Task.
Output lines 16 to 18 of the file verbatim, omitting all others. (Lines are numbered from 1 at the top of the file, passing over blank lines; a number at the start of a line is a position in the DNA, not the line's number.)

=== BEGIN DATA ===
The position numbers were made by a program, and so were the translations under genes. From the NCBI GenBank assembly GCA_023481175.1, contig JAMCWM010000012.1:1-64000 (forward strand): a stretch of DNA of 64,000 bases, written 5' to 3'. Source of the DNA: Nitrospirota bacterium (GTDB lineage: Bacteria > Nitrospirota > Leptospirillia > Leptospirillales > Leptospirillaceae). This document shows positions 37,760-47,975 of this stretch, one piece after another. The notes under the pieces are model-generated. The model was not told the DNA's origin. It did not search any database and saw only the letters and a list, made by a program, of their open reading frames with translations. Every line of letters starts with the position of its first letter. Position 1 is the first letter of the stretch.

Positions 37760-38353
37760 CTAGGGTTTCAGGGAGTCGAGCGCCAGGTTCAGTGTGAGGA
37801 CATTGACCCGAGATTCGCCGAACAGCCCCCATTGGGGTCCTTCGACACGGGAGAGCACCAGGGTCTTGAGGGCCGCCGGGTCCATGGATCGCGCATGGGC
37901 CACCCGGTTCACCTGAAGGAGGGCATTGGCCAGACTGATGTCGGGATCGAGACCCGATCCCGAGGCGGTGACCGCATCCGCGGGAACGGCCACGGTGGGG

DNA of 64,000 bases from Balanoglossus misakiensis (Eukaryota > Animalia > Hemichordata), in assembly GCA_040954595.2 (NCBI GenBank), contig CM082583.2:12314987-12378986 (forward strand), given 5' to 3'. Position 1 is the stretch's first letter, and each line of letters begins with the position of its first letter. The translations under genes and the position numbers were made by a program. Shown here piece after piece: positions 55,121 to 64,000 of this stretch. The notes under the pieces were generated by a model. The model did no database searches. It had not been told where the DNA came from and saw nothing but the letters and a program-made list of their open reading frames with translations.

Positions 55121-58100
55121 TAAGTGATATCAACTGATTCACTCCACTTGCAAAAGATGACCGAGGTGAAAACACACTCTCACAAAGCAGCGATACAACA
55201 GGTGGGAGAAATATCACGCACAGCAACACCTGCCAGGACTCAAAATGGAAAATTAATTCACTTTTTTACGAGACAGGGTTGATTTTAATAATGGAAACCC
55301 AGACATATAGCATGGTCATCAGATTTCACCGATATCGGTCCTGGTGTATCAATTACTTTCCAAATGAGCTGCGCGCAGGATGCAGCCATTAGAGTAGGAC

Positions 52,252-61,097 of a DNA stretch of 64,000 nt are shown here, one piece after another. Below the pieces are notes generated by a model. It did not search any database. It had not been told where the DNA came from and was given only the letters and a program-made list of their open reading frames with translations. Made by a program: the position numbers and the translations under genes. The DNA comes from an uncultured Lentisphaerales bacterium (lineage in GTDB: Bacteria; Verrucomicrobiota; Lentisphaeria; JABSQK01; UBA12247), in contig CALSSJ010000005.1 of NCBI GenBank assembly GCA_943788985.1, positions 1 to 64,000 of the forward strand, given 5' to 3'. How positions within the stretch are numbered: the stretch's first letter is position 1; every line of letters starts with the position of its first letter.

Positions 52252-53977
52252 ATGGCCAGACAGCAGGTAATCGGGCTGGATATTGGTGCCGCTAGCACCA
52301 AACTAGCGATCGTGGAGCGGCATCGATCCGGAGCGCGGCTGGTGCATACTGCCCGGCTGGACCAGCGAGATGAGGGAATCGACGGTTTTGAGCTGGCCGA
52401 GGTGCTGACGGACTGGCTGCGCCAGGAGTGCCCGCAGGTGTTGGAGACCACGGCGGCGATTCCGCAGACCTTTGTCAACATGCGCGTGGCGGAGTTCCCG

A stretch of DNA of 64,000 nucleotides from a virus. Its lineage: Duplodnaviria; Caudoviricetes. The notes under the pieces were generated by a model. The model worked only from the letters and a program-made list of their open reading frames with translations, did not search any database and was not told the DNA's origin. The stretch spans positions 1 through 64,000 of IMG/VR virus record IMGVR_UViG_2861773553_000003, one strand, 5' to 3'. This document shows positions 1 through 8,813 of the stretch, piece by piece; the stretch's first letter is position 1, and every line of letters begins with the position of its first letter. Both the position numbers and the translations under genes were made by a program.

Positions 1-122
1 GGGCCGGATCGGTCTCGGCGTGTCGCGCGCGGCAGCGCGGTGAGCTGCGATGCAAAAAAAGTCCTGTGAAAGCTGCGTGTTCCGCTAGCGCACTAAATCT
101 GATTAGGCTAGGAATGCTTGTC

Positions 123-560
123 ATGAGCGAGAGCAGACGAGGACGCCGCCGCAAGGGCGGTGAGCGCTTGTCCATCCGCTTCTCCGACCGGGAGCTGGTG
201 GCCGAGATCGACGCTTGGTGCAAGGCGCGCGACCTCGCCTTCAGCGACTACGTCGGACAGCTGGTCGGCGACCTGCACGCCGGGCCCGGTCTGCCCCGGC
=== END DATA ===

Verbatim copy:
A stretch of DNA of 64,000 nucleotides from a virus. Its lineage: Duplodnaviria; Caudoviricetes. The notes under the pieces were generated by a model. The model worked only from the letters and a program-made list of their open reading frames with translations, did not search any database and was not told the DNA's origin. The stretch spans positions 1 through 64,000 of IMG/VR virus record IMGVR_UViG_2861773553_000003, one strand, 5' to 3'. This document shows positions 1 through 8,813 of the stretch, piece by piece; the stretch's first letter is position 1, and every line of letters begins with the position of its first letter. Both the position numbers and the translations under genes were made by a program.

Positions 1-122
1 GGGCCGGATCGGTCTCGGCGTGTCGCGCGCGGCAGCGCGGTGAGCTGCGATGCAAAAAAAGTCCTGTGAAAGCTGCGTGTTCCGCTAGCGCACTAAATCT